This Phase I, open-label, two-part, dose-escalation study was designed to evaluate the safety, PK, and anti-cancer activity of single-agent NUC-3373, in addition to establishing its MTD, schedule and RP2D, in patients with advanced solid tumors. The primary objective was to determine the MTD and RP2D when given weekly on Days 1, 8, 15 and 22 (Part 1) or alternate weekly on Days 1 and 15 (Part 2) of 28-day cycles, until disease progression or unacceptable toxicity. In standard treatment, 5-FU has typically been administered on a weekly or alternate weekly schedule. Therefore, both schedules were selected for this study in order to allow for an efficient characterization of each schedule’s ability to produce sustained drug exposures that may be associated with biologic effect, while addressing safety questions. Secondary objectives included safety and tolerability, PK, and evaluation of anti-tumor activity through assessment of disease control and tumor response. Patients were enrolled sequentially into dose-escalation cohorts using a modified 3 + 3 design. The study was conducted at three clinical centres in the United Kingdom: the Churchill Hospital, Oxford; The Beatson West of Scotland Cancer Centre, Glasgow; and the Patrick G. Johnston Centre for Cancer Research, Belfast. The study was performed in accordance with the Declaration of Helsinki and the principles of Good Clinical Practice [11]. The protocol was approved by the South Central - Oxford C Research Ethics Committee [15/SC/0644] and all patients provided written informed consent before undergoing any study procedures.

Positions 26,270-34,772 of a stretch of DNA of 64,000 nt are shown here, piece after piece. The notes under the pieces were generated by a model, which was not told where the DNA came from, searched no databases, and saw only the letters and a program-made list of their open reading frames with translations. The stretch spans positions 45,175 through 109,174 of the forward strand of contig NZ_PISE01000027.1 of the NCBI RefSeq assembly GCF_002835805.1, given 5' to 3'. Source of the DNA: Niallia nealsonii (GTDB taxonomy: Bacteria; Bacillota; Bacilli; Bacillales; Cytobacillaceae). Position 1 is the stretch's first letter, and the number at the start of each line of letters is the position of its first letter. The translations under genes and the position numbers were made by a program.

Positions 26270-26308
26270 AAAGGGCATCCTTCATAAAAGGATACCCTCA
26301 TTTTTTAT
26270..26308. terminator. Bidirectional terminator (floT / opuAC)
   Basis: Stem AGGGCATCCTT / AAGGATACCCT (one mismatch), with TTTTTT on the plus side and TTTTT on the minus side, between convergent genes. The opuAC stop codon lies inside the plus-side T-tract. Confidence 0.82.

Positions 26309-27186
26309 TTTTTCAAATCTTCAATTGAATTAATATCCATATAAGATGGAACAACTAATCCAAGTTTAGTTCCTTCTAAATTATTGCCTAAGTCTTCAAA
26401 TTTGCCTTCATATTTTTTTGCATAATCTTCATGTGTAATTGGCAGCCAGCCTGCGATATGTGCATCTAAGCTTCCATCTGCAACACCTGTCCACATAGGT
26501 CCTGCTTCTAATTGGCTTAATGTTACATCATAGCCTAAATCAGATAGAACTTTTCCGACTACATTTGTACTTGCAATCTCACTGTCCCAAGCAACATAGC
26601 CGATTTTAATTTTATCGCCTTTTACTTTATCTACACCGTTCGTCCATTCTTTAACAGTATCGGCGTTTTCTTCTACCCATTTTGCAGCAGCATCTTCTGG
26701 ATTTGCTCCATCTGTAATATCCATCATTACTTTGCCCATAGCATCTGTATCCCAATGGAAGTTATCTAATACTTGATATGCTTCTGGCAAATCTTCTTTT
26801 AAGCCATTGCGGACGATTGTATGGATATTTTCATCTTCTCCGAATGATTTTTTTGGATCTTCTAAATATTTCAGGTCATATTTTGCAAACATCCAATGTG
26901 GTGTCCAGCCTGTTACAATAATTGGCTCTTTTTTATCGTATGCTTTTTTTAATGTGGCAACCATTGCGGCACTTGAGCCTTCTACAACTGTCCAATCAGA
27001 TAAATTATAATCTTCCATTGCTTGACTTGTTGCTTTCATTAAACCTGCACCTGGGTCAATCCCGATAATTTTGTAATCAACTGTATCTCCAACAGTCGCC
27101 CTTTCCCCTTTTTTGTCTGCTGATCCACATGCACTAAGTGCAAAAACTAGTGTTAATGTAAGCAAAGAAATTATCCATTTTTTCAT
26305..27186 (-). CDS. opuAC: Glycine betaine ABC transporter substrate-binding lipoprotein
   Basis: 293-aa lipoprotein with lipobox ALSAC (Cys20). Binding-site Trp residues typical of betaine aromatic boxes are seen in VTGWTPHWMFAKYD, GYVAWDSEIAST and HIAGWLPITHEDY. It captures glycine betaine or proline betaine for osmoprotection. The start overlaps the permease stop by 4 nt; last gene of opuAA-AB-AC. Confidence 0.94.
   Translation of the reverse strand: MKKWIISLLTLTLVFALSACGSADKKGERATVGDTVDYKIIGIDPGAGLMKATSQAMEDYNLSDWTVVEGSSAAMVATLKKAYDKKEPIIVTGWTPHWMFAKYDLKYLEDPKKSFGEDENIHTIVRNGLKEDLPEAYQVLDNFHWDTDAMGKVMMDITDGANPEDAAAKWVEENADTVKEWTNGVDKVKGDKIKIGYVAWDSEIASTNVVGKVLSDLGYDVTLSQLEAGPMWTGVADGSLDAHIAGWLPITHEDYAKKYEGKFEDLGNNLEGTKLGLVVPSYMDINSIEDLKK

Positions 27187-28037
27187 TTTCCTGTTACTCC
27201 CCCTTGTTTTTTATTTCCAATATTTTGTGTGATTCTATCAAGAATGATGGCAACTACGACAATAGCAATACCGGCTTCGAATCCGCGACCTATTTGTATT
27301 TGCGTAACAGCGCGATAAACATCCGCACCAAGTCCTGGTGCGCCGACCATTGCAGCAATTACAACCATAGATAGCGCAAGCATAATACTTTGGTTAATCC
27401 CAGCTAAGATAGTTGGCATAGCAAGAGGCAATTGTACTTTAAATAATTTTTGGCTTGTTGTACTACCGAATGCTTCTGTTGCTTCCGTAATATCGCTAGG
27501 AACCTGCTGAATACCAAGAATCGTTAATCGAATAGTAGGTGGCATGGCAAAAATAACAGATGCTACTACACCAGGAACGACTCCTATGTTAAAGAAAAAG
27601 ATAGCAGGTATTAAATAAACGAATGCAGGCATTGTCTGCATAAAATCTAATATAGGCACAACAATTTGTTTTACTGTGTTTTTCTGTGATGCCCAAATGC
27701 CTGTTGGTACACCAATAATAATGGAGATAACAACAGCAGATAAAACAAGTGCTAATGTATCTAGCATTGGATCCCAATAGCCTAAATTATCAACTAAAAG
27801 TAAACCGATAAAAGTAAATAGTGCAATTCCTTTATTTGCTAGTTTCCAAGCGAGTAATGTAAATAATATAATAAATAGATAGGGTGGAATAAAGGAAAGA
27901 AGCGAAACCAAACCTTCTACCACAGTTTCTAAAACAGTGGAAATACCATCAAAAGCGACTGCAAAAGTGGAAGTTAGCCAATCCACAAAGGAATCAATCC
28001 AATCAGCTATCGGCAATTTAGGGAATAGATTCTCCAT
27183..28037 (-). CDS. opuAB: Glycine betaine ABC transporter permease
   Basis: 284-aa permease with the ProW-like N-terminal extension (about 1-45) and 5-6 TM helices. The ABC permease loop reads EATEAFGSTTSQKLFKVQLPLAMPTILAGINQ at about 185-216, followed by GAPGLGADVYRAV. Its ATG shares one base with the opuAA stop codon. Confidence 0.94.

Patients ≥18 years of age with a histologically-confirmed solid tumor not amenable or refractory to standard therapies, or for which standard therapy did not exist, were eligible for the study. Other inclusion criteria included an Eastern Cooperative Oncology Group (ECOG) performance score of 0–2, adequate organ function, measurable disease on radiological imaging (in accordance with Response Evaluation Criteria in Solid Tumors [RECIST] v1.1), and/or evaluable disease [12]. Exclusion criteria included prior allergy or cardiac events attributed to 5-FU or capecitabine, active hepatitis B, C or HIV and symptomatic central nervous system metastases.